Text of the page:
Oliver laughed. ‘I wasn’t always good at seeing an opportunity. Sometimes I see an opportunity that isn’t there and because I like to get stuck in, it can be a while before I realise what I’m working on isn’t viable. Even if I’m involved in something worthwhile I don’t always stick around. I get restless and I want to do something new. That new thing hasn’t always been the best thing.’
‘Yes, there have been a few failed businesses. Though four out of twelve ventures isn’t a bad hit rate.’
‘Your first failure was the most controversial. After Silwan Inc. was folded there were accusations of financial irregularities.’
‘I was fined for that. It was my impatience again. I touched money that I shouldn’t have. I wanted to move the process along, even though I could see, even at an early stage it wasn’t going to work. The folly of youth, I’m afraid, but it taught me a lot of lessons. Mainly don’t try to mess around with your books, because someone’s gonna find out about it. Being roasted by a bunch of people from the government isn’t something I want to go through again. I’m diligent about my finances these days. It gives my accountant constant migraines. Poor bugger.’
‘No one can accuse you of bad financial management now. Give me a bit of information about your latest venture.’
‘Well, I looked at Fitbit and saw what they were doing. They’ve got quite a market share. Stresswire does something similar. We do the heart rate and GPS thing. Now, someone my size doesn’t only need to worry about his heart. I have to be really careful about my heart, but there are other physical concerns. Lung capacity is one. Cardio-vascular efficiency. Stress on the muscles and the joints. I found someone who was researching ways to measure all of these things. The technology is really clever. Our machines suggest ways to help make all of these things safer, too.’
‘The technology is incredible, but there’s something that concerns me. It’s the contacts you and several other similar companies have with the UK, US, French, Chinese, Russian and Indian governments.’
Oliver’s smile wavered, he shifted in his seat and he broke eye contact for the first time. ‘You always have interest from governments when you’re doing something new.’
‘Not just some slight interest, you are all talking to high level people in all these countries. Political, military and law enforcement. It’s been hard to find, but there is a lot of evidence out there.’
‘Dammit.’ Oliver shook his head and looked truly sad. ‘But you had to find enough. You’re a very good journalist Martin. I hate to see you go down this way.’
Movement behind him. He turned and found the patrons of the bar all standing. Men and women. Their smart suits didn’t conceal how muscular they all were. Dead eyes fixed on him.
He swiped the recorder from the table without looking and jumped out of the seat. He ran headlong for the exit. A hand swiped at him and he jinked out of the way. A woman stood and he barrelled on. A shout. Someone came up the ramp from downstairs. Martin got to the door and was out before the man could get there.
Trafalgar Square didn’t offer any comfort, even with all the people. He felt exposed. People were already emerging from the hotel and crossing the road.
A deep breath and he ran towards Charing Cross Road. He was gasping even before he got there, but he had to keep moving. Some of his pursuers had sprinted out of the hotel. It would be easy for them to eat into his head start.
By Shaftesbury Avenue, he felt like he was going to die. He had to push on. Past the British Museum. At Tavistock Square, he thought he was about to collapse, but he didn’t have far to go.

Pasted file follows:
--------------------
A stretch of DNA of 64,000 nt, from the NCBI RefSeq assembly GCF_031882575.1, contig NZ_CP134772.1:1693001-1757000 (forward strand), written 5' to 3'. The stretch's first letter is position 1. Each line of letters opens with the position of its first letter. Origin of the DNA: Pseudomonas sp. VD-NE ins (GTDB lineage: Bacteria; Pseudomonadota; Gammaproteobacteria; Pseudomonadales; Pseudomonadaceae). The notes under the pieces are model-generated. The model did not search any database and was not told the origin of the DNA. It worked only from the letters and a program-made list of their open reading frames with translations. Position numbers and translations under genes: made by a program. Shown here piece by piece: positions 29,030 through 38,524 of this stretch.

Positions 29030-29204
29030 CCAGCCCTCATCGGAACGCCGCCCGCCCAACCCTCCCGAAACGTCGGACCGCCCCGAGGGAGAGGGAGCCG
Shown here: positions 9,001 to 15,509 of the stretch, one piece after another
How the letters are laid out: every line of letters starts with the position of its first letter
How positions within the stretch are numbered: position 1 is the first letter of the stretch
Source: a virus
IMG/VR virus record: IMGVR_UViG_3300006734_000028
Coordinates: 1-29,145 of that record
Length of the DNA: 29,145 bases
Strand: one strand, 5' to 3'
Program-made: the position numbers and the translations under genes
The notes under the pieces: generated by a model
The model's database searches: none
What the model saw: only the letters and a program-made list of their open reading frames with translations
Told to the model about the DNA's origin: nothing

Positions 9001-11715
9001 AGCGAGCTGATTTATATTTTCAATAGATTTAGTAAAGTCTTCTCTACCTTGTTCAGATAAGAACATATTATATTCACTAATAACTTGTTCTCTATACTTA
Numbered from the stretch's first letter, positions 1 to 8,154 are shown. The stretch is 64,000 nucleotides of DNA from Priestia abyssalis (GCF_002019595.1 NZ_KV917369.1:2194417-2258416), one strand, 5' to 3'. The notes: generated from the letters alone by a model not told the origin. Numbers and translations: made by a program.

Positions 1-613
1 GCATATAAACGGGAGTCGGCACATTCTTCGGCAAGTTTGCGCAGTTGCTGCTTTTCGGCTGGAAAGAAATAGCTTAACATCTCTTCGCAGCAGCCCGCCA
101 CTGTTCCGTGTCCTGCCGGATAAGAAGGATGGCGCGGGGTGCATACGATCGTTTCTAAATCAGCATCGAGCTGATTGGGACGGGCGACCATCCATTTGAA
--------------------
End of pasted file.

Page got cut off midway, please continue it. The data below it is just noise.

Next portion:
By the time he got to the car park, his lungs were unyielding. His breath wouldn’t stay in his chest long enough to keep him going and he staggered inside. He leaned on the back of the car until his eyes stopped feeling like they would explode from his skull.
He fell into the driver’s seat and looked at the recorder. It wasn’t much evidence, but there was enough on there to show something bad had happened in the hotel. At the least, he’d been set up. He didn’t know what he’d stumbled on. It had seemed strange when he found out about it, but he’d had no idea it might be something he needed to be silenced about.
Drive away. Think about it later. Wallet and keys were still in his pocket. Get out of the car park, grab as much cash as he could from a machine and keep driving.
He jammed the key into the steering column. Not even a cough from the engine when he twisted the key. He tried again and again. Nothing. The car was dead. Immobilised in a way that couldn’t be an accident.
Disgusted and terrified, he got out of the car. He found another jacket in the boot, along with his sleeping bag and a backpack. He stuffed his laptop, charger and some other essentials into the pack and hurried out of the car park. No one watched or walked towards him. He flinched at the crowds outside.
He had to go back the way he came. He was without a phone and on his own. There was one place he might get help.
The new route didn’t go past Trafalgar Square, but it got him to Whitehall. The march looked like it had broken up. There was still a sizeable group in the road, waving banners and chanting. They would be his way out.
Police stood by, looking bored. They didn’t look worried that the diminished group would become violent.
Exhausted, frightened and drained, Martin plodded to the group and pushed his way in. A man looked at him and Martin smiled, intending to say something. He realised he’d made a terrible mistake when he saw the man’s blank stare and broad shoulders. A large hand clamped over Martin’s mouth and his wrists were grabbed.
He struggled and bit the fingers over his mouth. The chanting of the crowd swelled when he shouted for help.
The crowd moved, carrying him with it. As the tight group went on, he was lifted. Hands cradled his arms, legs and torso. The collective grip was firm and he was unable to free himself. The group broke into a jog and he lost track of where they were.
An alley or a dark side street and he was dropped onto the tarmac. The crowd dispersed. They hung around close enough to make it clear he wasn’t going to escape again. More muscular people, too many to get past.
‘It was obvious you were going to get away at the hotel,’ a woman said.
He looked and saw a non-descript transit van, the side panel opened. The receptionist from the hotel stood next to it. The interior looked dark, as though anything that went in would be lost forever.
‘We still had to try. Mister Tristan sends his apologies, he really found you charming,’ she said and nodded.
Hands grasped his shoulders, slipped under his armpits, pulled his legs off the ground and threw him into the van.